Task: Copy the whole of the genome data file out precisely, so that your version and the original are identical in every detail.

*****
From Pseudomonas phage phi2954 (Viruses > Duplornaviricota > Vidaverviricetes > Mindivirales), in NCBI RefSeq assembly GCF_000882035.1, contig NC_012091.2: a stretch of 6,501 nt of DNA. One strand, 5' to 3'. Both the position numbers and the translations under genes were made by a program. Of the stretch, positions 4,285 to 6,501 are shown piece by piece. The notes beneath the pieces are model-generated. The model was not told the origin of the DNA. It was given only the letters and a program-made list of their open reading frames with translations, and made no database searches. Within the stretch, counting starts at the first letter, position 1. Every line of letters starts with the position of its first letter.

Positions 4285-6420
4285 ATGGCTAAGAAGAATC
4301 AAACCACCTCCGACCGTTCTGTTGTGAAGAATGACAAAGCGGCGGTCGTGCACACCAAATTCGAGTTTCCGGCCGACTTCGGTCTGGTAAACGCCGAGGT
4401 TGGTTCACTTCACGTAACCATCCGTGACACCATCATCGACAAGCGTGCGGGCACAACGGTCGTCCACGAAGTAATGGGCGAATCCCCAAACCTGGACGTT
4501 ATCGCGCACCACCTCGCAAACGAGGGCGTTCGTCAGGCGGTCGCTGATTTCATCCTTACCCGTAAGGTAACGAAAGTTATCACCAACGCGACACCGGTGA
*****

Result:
From Pseudomonas phage phi2954 (Viruses > Duplornaviricota > Vidaverviricetes > Mindivirales), in NCBI RefSeq assembly GCF_000882035.1, contig NC_012091.2: a stretch of 6,501 nt of DNA. One strand, 5' to 3'. Both the position numbers and the translations under genes were made by a program. Of the stretch, positions 4,285 to 6,501 are shown piece by piece. The notes beneath the pieces are model-generated. The model was not told the origin of the DNA. It was given only the letters and a program-made list of their open reading frames with translations, and made no database searches. Within the stretch, counting starts at the first letter, position 1. Every line of letters starts with the position of its first letter.

Positions 4285-6420
4285 ATGGCTAAGAAGAATC
4301 AAACCACCTCCGACCGTTCTGTTGTGAAGAATGACAAAGCGGCGGTCGTGCACACCAAATTCGAGTTTCCGGCCGACTTCGGTCTGGTAAACGCCGAGGT
4401 TGGTTCACTTCACGTAACCATCCGTGACACCATCATCGACAAGCGTGCGGGCACAACGGTCGTCCACGAAGTAATGGGCGAATCCCCAAACCTGGACGTT
4501 ATCGCGCACCACCTCGCAAACGAGGGCGTTCGTCAGGCGGTCGCTGATTTCATCCTTACCCGTAAGGTAACGAAAGTTATCACCAACGCGACACCGGTGA